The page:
Prince George city council has suspended the business licence for the Willows Inn on Victoria Street for one year.
Previously known as the Ranch Motel and the Homeland Inn, the business has been frequently visited by police over the last few years for various infractions by its residents.
Council made its decision Thursday after a hearing to consider evidence from city bylaw officers, police and firefighters who wanted the site shut down.
City staff suggested a six-month term for the suspension. Owner Phil Danyluk appealed this. After hearing the evidence, city councillors unanimously overturned the six-month suspension. They made it a year instead.
Danyluk told The Citizen on Friday that he was reviewing the decision and would have comments about his future plans early next week.
During his testimony he stressed that he had put significant money and efforts into refurbishing the complex in recent months, to evict the problem tenants, and to replace a series of motel managers who allowed the degradation to occur without his knowledge [he said he spent only about half his time in Prince George].
He admitted that at its peak of dysfunction, he would not have peace of mind if he spent the night in his own motel.
Mayor Shari Green, the lead judge in the tribunal process (all councillors can cross-examine witnesses and have a vote as to the outcome) said Danyluk was nothing less than "deceitful" in his testimony and was fully responsible for the degradation of the motel to the point it attracted police 251 times (some of the incidents involving grievous bodily harm) since Danyluk purchased the place in 2011, plus a major fire, and breaches of bylaws and codes.
It's not the first time, although Danyluk said it was under questioning. When the city's legal counsel asked him if he owned or managed other properties in Prince George, he said yes and named them, omitting one, the London Hotel on Third Avenue.
Likewise, when he was asked if he had ever had a business license suspended in his extensive real estate holdings in Prince George, Quesnel, the Lower Mainland, and outside of B.C., he said "never" but then admitted to Green moments later that indeed he did own the London Hotel and he recently had that business license suspended for similar contraventions.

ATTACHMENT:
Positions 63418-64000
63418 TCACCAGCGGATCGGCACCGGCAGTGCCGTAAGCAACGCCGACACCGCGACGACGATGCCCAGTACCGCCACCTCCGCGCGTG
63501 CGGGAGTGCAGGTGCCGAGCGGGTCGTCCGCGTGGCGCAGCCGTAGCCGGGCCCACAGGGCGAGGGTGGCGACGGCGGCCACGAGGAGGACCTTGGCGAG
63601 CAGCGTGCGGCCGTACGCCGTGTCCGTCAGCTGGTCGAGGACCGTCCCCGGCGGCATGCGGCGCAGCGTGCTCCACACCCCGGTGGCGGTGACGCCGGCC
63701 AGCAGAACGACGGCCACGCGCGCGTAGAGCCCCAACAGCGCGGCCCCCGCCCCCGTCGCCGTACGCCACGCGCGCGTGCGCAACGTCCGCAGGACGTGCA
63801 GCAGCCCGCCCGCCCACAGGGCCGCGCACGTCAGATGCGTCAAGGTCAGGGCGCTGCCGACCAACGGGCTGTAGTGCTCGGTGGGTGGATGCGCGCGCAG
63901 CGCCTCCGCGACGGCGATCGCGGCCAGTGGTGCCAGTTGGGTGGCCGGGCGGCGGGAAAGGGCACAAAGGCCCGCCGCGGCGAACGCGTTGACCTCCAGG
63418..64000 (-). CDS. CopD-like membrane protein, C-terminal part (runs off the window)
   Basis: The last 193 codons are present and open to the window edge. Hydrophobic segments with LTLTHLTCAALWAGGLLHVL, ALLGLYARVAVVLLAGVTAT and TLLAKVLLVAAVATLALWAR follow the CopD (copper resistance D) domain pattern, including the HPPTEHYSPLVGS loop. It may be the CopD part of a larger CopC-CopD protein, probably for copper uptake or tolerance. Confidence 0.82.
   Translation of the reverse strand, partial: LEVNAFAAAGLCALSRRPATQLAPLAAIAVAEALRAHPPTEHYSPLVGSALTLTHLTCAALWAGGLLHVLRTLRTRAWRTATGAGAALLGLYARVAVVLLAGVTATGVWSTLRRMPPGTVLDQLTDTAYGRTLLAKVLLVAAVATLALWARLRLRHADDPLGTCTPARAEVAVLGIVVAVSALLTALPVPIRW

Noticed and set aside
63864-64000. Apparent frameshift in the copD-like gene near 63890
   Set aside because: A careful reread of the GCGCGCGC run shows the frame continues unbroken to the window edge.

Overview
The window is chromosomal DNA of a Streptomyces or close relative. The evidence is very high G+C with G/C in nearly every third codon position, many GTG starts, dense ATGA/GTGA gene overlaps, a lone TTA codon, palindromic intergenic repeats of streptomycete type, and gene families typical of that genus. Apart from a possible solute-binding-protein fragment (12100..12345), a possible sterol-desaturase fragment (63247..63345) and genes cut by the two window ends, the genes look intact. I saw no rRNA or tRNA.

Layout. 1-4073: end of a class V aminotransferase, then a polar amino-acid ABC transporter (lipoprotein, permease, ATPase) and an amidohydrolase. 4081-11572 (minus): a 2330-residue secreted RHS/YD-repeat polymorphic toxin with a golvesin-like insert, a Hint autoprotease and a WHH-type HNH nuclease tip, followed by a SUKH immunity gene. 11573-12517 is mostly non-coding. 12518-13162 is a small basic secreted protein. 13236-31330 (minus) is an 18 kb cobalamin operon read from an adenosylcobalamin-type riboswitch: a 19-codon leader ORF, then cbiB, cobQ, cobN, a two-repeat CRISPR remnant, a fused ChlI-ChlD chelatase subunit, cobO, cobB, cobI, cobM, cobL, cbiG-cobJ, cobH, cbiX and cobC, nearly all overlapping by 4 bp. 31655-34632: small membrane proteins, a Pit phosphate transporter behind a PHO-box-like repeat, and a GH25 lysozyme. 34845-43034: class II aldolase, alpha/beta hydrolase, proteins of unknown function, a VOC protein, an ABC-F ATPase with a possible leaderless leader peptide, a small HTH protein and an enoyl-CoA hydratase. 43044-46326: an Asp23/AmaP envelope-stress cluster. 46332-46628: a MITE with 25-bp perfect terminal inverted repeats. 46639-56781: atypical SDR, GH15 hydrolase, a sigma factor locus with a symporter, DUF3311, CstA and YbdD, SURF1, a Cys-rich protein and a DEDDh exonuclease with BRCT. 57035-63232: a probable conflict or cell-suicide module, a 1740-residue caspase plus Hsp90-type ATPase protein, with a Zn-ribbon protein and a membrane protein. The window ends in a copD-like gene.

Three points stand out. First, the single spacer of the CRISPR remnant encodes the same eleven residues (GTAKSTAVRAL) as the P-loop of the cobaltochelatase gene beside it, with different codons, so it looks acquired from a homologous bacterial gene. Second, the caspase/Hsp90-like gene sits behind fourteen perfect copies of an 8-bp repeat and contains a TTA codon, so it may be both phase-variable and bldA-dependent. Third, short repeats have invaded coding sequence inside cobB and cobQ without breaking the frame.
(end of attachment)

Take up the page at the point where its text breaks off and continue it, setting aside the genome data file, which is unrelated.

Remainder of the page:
"He gave false testimony. His personal behaviour towards enforcement staff and the people of Prince George, his business behaviour, his disregard for the peace of this city was all unacceptable," Green said. "This sends a strong message to others, and if the seriousness of this situation wasn't clear enough to him Thursday morning, it certainly was by the end of the day."
The one-year suspension comes also with an order to pay a $10,000 bond refundable only when compliance is met for all structural/safety bylaws and codes, and municipal business plan disclosures. The suspension takes effect on June 1, allowing Residential Tenancy Act rules for eviction to be met. Green also said the property would be scrutinized for any attempts to sell the operation to a proxy or shell company.
"I feel such heartache for people who have, through a number of circumstances in their life, find themselves having to choose that place to lay their head at night," said Green.
She estimated the cost to the taxpayer for police attendance, fire and ambulance attendance, bylaw and inspector attention, all to add up to more than $500,000 needlessly spent on that one business.
Danyluk may appeal to the courts for a judicial review of the suspension process. He could also petition the courts for allowing him to keep the motel open while the judicial review is underway.